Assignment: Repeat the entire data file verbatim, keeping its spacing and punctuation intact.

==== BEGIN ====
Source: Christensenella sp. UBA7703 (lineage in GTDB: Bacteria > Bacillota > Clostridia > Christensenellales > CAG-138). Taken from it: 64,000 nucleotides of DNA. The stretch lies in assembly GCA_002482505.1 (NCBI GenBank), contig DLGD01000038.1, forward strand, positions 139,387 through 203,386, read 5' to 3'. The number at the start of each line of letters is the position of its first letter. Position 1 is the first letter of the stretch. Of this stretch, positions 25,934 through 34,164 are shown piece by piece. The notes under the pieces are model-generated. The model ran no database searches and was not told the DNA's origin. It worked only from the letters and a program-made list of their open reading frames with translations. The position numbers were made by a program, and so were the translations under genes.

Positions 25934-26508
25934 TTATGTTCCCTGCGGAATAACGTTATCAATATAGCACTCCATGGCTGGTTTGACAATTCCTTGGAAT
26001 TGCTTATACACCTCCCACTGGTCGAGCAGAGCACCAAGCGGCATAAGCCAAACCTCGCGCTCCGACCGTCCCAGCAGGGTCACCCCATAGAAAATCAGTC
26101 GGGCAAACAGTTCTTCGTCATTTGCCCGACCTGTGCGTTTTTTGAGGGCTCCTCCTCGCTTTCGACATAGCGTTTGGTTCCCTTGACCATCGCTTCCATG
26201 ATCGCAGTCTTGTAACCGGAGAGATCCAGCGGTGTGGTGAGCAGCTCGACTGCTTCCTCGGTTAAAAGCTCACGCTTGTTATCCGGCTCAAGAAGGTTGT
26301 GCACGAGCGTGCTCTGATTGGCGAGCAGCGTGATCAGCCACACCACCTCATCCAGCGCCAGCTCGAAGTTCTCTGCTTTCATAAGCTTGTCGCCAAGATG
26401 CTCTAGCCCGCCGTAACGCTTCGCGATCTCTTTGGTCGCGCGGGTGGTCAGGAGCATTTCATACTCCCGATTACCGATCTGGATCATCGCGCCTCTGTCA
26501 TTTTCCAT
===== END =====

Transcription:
Source: Christensenella sp. UBA7703 (lineage in GTDB: Bacteria > Bacillota > Clostridia > Christensenellales > CAG-138). Taken from it: 64,000 nucleotides of DNA. The stretch lies in assembly GCA_002482505.1 (NCBI GenBank), contig DLGD01000038.1, forward strand, positions 139,387 through 203,386, read 5' to 3'. The number at the start of each line of letters is the position of its first letter. Position 1 is the first letter of the stretch. Of this stretch, positions 25,934 through 34,164 are shown piece by piece. The notes under the pieces are model-generated. The model ran no database searches and was not told the DNA's origin. It worked only from the letters and a program-made list of their open reading frames with translations. The position numbers were made by a program, and so were the translations under genes.

Positions 25934-26508
25934 TTATGTTCCCTGCGGAATAACGTTATCAATATAGCACTCCATGGCTGGTTTGACAATTCCTTGGAAT
26001 TGCTTATACACCTCCCACTGGTCGAGCAGAGCACCAAGCGGCATAAGCCAAACCTCGCGCTCCGACCGTCCCAGCAGGGTCACCCCATAGAAAATCAGTC
26101 GGGCAAACAGTTCTTCGTCATTTGCCCGACCTGTGCGTTTTTTGAGGGCTCCTCCTCGCTTTCGACATAGCGTTTGGTTCCCTTGACCATCGCTTCCATG
26201 ATCGCAGTCTTGTAACCGGAGAGATCCAGCGGTGTGGTGAGCAGCTCGACTGCTTCCTCGGTTAAAAGCTCACGCTTGTTATCCGGCTCAAGAAGGTTGT
26301 GCACGAGCGTGCTCTGATTGGCGAGCAGCGTGATCAGCCACACCACCTCATCCAGCGCCAGCTCGAAGTTCTCTGCTTTCATAAGCTTGTCGCCAAGATG
26401 CTCTAGCCCGCCGTAACGCTTCGCGATCTCTTTGGTCGCGCGGGTGGTCAGGAGCATTTCATACTCCCGATTACCGATCTGGATCATCGCGCCTCTGTCA
26501 TTTTCCAT